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Pub Club: At the Eagle with Bryn Jones, Rathbones

Alex sat down for lunch with Bryn Jones of Rathbones, to learn about how his human geography degree still helps him today and how he went about restructuring the firm's fixed income business.

Pub Club: At the Eagle with Bryn Jones, Rathbones

(Pictured above, Alex Foster, left, Bryn Jones, right)

The first time I met Bryn Jones, a fixed income fund manager at Rathbones, he ran straight past me, writes Alex Foster. In fairness, this was because he was in the process of speeding round the Citywire 10K charity run last summer. Having managed to get Jones sat down in the Eagle, I can finally get to know the man before he zooms off again.

With swordfish and roast veg for me and Napoli sausages and black bean stew for Jones, he takes me back to university where he studied human geography.

‘Human geography is a very thematic subject, encompassing the environment, economics and social groups to name a few,’ Jones explains. ‘It gave me a license to look at things in a wider creative perspective.

‘I remember doing a paper on why the Soviet Union was breaking up while at the same time the European Union was forming; looking at the transitions of Marxism into socialism and then the gradual change into capitalism. The ethical side I deal with has some reflection of that. Yes, we are investing ethically, but we aren’t philanthropists, we can make a better greener society but also make capital too.’

Following university, Jones had a short stint at Schroders before circulating his CV in the mid-1990s. He heard back from Coutts, but with an unusual request.

‘I was playing football at the time and was having some non-league trials, which I’d put in my CV. Coutts called me up and said they were interested, but asked what I was doing Tuesday night. I went to train with them and they offered me a performance measurement job afterwards.’

After Coutts, Jones moved into a fund administration role at Flemings.

‘While it gave me further experience, it was a bit too mundane a job for me. It felt a bit like repairing the Humber Bridge, you finish at one end and then have to start again at the other. But it also was my initial introduction to the bond fund market.’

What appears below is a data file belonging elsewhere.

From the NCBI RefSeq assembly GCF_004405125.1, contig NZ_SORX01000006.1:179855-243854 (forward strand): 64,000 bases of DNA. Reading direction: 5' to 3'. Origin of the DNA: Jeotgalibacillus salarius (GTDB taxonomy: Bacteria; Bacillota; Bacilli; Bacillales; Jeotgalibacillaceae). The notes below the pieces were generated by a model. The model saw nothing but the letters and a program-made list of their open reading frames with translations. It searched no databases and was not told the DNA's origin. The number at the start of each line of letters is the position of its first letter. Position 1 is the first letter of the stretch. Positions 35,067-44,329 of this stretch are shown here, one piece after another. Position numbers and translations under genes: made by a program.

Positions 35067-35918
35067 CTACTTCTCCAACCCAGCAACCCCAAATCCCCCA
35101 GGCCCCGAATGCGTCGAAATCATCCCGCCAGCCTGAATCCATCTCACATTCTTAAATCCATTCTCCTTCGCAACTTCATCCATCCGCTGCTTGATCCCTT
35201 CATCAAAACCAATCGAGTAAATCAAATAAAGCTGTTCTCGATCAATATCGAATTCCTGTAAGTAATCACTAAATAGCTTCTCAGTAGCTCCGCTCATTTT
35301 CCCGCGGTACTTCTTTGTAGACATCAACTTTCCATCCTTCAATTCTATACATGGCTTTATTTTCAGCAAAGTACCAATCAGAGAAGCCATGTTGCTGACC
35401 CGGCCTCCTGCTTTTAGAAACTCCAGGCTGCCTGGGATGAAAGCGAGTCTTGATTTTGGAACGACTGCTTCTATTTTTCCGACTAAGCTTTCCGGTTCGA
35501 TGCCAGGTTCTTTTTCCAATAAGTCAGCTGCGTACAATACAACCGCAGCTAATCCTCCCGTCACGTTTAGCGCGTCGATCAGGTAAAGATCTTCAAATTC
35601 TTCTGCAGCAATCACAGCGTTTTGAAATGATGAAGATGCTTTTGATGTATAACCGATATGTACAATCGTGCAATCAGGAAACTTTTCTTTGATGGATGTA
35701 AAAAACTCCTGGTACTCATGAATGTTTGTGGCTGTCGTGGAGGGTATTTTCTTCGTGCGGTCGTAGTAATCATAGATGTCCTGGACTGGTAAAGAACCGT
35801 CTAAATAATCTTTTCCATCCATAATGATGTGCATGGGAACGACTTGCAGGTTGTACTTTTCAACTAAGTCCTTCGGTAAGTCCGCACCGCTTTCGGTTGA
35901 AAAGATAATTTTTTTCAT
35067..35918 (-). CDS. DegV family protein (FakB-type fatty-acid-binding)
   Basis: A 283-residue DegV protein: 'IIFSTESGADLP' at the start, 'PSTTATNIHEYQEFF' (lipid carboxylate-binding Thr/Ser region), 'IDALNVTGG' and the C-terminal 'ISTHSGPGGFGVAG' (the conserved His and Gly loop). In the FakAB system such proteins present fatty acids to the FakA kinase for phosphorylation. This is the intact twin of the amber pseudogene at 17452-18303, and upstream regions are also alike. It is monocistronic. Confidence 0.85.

In 1999 Jones moved to Merrill Lynch, working as an assistant portfolio manager for five years. He gained a number of responsibilities very quickly here, eventually looking after over £2 billion in global credit, before joining Rathbones in 2004.

Restructuring Rathbones
Jones was brought in to restructure Rathbones’ fixed income business, looking after both the Ethical Bond and Strategic Bond funds. Since 2004 the Ethical Bond fund has risen from £35 million to £1.25 billion.

‘From a client perspective, choosing an ethical fund to invest in is a bit like choosing a religion. Ultimately everyone has a positive goal, but equally we all do it a bit differently.’

‘Clients who are looking to buy a fund have to know what their beliefs are, at which point they can pick their religion, so to speak.

‘The next stage is then appreciating that perceptions have changed around ethical investing and that you really don’t have to give up returns when you invest ethically.

‘And now we have millennials who are starting to save and invest. The younger generations have been educated in far greater depth about how ultimately we only have one earth; they need and actively want to make a positive impact.

‘This is having a snowball effect on ethical investing. From the investment and product side to the social development goals and the Climate Bonds Initiative – there’s traction everywhere. But we still have a duty in our role to deliver capital; just because an investment is ethical, it doesn’t mean that performance, price and the people managing it don’t matter.’

Jones’ competitiveness is clear to see, something which reflects in his passion for running. Since taking running up aged 30, he now runs a sub three-hour marathon, averages about 17 minutes for 5 kilometres and has even started running to the office.

This last point might not sound impressive, until you realise he commutes into central London from near Tunbridge Wells.

‘I did it the other day, 57 kilometres. I left at 4:30am and arrived at 9:30am, which annoyed me because I was late.'

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